Exactly two weeks before its scheduled closure, a deal has been announced to save Mayberry Mall in Mount Airy.
The iconic local shopping center that opened in 1968 more recently has been plagued by a leaking roof and related structural deficiencies that threaten public safety.
In December, a county building codes official announced — in conjunction with the Mount Airy Board of Commissioners — that an order to vacate the mall would be executed on Feb. 1, excluding a Belk department store occupying a separate building there.
Then at a meeting on Jan. 11 when the mall situation was updated for city officials, a South Carolina shopping center developer showed up unexpectedly to announce that he was pursuing the purchase of the besieged mall from its New York owner, Mike Kohan. This also included plans to repair the facility.
After disclosing this to Mount Airy leaders, T. Scott Smith, the president and CEO of WRS Inc., a real estate firm in Mount Pleasant, South Carolina said, would he report back on the progress of that effort in one week.
This fell on Thursday, when the Mayberry Mall situation was to be discussed during a meeting of the commissioners. But that meeting was moved to Monday night due to wintry weather.
Mayor discloses breakthrough
When contacted Thursday, Mayor David Rowe delivered some news apparently too good to wait until Monday night, that the sale of the mall appears imminent:
“Mr. Kohan and Mr. Smith have signed an agreement,” Rowe said of the purchase plans.
“I haven’t read the agreement — it is pretty extensive,” the mayor added. “I do know the agreement has been signed and Mr. Smith and his company will own the mall from Kmart down, is my understanding.”
Smith had said on Jan. 11 that in addition to the rest of the mall, he was interested in acquiring the space occupied by a Kmart store until it closed about a year ago. But it has drawn possible purchase interest from Rural King, a Midwest-based farm products company that has acquired other former Kmart locations.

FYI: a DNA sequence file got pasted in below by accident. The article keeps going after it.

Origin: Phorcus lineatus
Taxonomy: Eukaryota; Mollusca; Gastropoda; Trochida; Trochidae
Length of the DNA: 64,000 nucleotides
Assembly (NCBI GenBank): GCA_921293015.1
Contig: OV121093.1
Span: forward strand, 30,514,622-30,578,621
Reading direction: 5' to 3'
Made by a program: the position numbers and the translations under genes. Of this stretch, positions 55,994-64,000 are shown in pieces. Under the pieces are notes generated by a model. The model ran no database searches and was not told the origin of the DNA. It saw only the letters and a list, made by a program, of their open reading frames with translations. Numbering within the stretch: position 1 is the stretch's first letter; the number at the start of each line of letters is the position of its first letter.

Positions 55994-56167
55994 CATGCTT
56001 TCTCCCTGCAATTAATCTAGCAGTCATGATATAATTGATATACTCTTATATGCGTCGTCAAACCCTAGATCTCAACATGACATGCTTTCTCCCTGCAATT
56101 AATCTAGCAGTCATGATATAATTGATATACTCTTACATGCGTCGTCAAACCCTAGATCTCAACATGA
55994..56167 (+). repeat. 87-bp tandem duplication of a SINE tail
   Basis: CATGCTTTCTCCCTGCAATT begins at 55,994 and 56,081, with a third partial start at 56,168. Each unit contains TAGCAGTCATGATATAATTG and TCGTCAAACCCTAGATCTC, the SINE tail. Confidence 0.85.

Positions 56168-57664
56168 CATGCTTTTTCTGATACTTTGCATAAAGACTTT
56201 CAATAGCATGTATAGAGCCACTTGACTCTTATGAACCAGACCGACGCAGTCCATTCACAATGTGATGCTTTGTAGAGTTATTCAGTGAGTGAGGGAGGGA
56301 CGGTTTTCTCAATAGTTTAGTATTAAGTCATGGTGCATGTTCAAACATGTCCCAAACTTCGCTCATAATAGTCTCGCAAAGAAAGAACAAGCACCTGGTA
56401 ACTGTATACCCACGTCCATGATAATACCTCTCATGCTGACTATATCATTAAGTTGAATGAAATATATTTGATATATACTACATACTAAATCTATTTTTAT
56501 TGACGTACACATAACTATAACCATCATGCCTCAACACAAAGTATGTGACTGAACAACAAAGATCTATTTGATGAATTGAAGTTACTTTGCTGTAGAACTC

“We still have the situation with the Kmart — that’s still on hold,” Rowe said Thursday. “Mr. Smith has indicated he would like to own the entire mall.”
Safety concerns linger
Despite the sale plans, the mayor cited some lingering concerns.
“My thoughts have to do with the tenants that are there,” Rowe said of those operating businesses at Mayberry Mall, which as of last summer contained about 20 stores employing around 100 people.
They have dealt with mold and other problems due to the condition of the mall along with the uncertainties surrounding its possible closure.
“We still have the public safety issues, even though this deal apparently has transpired,” the mayor said. “We’ve still got the public safety issue even though Mr. Smith says he’s going to go right to work (on repairs).”
One challenge will be isolating the Kmart portion from the rest of the mall during this process, according to Rowe.
It is not known when the acquisition might be finalized. The mayor said environmental studies will be required along with other routine steps accompanying property changing hands, such as a title search.
Rowe said City Attorney Hugh Campbell deserves credit for “a lot of hard work” to bring the mall situation to this point.
Efforts to reach Smith for comment Thursday were unsuccessful.
Tom Joyce may be reached at 336-415-4693 or on Twitter @Me_Reporter.